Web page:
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Rochester native is animated about his passion

It takes Gary Rysavy up to 10 hours and 20 layers of video to recreate live versions of 20-second cartoon scenes.

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A frame from a video by Gary Rysavy recreating a scene from "The Simpsons."
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After his wife took a job opportunity in Switzerland, Gary Rysavy hoped to find employment there too.

He didn’t.

And it was one of the best things to happen to him there.

Rysavy turned his hobby of making fun videos for family back in Rochester into a full-time endeavor and more than a million social media followers.

Rysavy, a Rochester native and 2009 John Marshall High School graduate, has cultivated an internet following with comedy videos. His latest series recreates short scenes from popular animated shows — usually "The Simpsons," "Family Guy" or "Bob’s Burgers."

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Rysavy started with a series of videos about adapting to life in Switzerland. Then he followed a TikTok prompt to make a video of a burglar stealing something that only inconveniences his victim.

One viewer comment led to a series of 35 videos.

“Part 2?” someone posted to TikTok in response to his first burglar video.

“It was a complete snowball,” he said.

Within two weeks, Rysavy’s following grew to about 300,000.

“It was during that ride I realized how cool it would be if I could turn this into my life — what I do for a living.”

Now “Stay at Home Gary” has more than a million followers across multiple platforms. Video game companies and production approached him to create promotional works.

His current content is recreating scenes from cartoon shows.

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It was another viewer comment that propelled Rysavy into recreating animated scenes. His burglar character had a nosey neighbor named Ned.

Someone noted the mustached Rysavy resembles Ned Flanders, the Simpsons’ nextdoor neighbor.

Rysavy decided to recreate in live action some scenes as Ned Flanders.

“Ned, he’s bobbing his shoulders, throwing up his hands and I thought, it would be great if I could nail this,” Rysavy said.

His following exploded.

Part of the humor is how the posture and movement of cartoons translates to real life.

“You don’t realize how stiff these animations are until you see a human being doing them,” he said.

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Gary Rysavy
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Rysavy began to expand beyond Flanders-only scenes and began incorporating other characters.

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He scoured his closets for costume pieces. Marge Simpson’s blue hair is a rolled up yoga mat.

After moving furniture around in his home to try to recreate scenes, Rysavy found an old green sheet and began to create the animated backgrounds.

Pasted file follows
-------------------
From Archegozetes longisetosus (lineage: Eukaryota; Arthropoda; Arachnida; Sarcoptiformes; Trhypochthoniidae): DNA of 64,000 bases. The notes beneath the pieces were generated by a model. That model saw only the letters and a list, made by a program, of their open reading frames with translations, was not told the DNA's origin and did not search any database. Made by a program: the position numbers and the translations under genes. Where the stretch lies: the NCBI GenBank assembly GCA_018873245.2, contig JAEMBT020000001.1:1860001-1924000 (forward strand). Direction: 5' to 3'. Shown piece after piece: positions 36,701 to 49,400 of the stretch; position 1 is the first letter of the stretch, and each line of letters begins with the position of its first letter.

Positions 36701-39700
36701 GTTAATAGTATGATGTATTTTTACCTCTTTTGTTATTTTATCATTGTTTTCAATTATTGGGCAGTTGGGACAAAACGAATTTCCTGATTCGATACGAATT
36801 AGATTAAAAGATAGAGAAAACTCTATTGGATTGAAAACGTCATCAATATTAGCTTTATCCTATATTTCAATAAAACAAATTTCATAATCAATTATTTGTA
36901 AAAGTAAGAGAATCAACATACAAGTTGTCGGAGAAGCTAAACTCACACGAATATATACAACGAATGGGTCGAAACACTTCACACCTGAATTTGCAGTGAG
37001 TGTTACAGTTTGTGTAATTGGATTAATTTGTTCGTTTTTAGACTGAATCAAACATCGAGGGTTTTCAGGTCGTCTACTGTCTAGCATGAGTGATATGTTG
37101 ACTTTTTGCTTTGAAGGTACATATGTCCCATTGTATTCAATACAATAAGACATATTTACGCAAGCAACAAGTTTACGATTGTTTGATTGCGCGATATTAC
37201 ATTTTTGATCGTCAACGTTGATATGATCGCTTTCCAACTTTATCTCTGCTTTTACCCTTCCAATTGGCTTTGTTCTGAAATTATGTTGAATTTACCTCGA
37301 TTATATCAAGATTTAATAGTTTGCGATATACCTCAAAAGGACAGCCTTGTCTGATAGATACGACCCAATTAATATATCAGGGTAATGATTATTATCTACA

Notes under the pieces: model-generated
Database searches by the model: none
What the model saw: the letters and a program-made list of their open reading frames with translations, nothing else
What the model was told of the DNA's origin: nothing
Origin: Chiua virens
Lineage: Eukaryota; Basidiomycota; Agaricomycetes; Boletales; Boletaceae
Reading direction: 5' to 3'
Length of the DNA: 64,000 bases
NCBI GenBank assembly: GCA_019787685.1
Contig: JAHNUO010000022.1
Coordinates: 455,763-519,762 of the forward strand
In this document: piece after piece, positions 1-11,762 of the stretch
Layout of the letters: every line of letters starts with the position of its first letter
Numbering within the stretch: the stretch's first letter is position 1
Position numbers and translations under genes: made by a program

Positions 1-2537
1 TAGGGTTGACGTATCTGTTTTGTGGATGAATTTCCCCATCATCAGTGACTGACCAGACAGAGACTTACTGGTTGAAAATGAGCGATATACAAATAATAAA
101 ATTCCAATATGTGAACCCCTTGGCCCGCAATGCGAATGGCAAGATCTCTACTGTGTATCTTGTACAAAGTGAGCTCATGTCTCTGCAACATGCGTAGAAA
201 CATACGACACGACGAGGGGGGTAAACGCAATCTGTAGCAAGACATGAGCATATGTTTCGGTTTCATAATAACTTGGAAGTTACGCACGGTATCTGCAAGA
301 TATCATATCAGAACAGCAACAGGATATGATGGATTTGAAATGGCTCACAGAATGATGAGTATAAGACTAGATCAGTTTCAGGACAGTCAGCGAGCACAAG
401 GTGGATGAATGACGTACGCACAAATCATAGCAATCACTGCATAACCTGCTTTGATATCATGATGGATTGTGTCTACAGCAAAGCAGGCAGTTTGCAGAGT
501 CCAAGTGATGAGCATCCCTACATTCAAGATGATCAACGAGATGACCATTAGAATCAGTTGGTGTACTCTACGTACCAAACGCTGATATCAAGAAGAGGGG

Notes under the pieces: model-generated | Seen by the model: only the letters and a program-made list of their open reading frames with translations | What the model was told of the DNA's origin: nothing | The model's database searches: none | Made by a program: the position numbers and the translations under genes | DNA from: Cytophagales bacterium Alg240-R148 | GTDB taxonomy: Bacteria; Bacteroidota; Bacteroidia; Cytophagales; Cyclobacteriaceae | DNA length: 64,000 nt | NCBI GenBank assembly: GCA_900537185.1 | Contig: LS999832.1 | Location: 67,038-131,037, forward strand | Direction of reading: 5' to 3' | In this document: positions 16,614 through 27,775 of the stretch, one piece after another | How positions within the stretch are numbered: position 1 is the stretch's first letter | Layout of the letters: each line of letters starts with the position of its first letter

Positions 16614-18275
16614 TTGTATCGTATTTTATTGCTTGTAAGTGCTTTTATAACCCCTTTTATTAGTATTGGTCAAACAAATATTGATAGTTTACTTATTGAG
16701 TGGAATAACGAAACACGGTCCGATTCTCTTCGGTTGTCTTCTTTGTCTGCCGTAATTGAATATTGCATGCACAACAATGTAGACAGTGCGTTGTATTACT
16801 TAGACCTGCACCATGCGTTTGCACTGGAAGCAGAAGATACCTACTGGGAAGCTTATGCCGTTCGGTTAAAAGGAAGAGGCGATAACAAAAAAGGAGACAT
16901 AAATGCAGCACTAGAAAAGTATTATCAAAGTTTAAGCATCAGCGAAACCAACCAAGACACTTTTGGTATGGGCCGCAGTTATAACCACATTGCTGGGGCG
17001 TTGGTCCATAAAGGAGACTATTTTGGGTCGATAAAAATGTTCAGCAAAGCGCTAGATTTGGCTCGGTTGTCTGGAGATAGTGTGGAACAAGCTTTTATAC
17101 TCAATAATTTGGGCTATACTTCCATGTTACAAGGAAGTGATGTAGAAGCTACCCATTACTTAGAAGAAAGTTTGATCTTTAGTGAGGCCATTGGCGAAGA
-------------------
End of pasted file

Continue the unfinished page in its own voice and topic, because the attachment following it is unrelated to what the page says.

In the last year, he has updated his video editing software, added lighting and better chroma key equipment.

The costumes still come from items found around the house.

He plays every character in each scene — mustache and all. It's a funny aesthetic for characters like Lisa Simpson.

“The more outrageous it is, the more people seem to like it,” Rysavy said.

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A collage of videos by Gary Rysavy recreating scenes from "The Simpsons," "Family Guy" and "Bob's Burgers."
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Each piece he creates has a dozen or more layers of video as Rysavy plays all the characters. Some characters, like "Family Guy’s" infant Stewie, require multiple layers to build his small body with a normal-sized head. Recreating unnatural movement also requires building multiple layers and taking each movement one section at a time.

“I’m a big perfectionist so it bothers me when things don't look quite right,” Rysavy said. “Almost every shot has to be speed adjusted.”

Shooting them takes around three hours. Editing takes about twice that.

“It really does add up to a full-time job,” he said.

Building the following he has created some of his sponsorship and paying opportunities. However, he prefers to keep an eye on what people enjoy and not just watch numbers.

“If you’re always looking at views, if you’re always looking at views, there’s a roller coaster with that,” he said. “My focus is, did I do the video right, did I do the scene right and let the numbers fall where they may.”

Rysavy notes it was follower feedback and doing what he enjoyed that led him to where he is now.

“If you’re only doing something like this for the followers or the fame, people are going to snuff that out,” he said.

If you enjoy something or are passionate about a project, that comes through, he added.

“That’s what people are going to see and remember.”

Related Topics: ARTPEOPLEROCHESTER
John Molseed joined the Post Bulletin in 2018. He covers arts, culture, entertainment, nature and other fun stories he's surprised he gets paid to cover. When he's not writing articles about Southeast Minnesota artists and musicians, he's either picking banjo, brewing beer, biking or looking for other hobbies that begin with the letter "b." Readers can reach John at 507-285-7713 or jmolseed@postbulletin.com.
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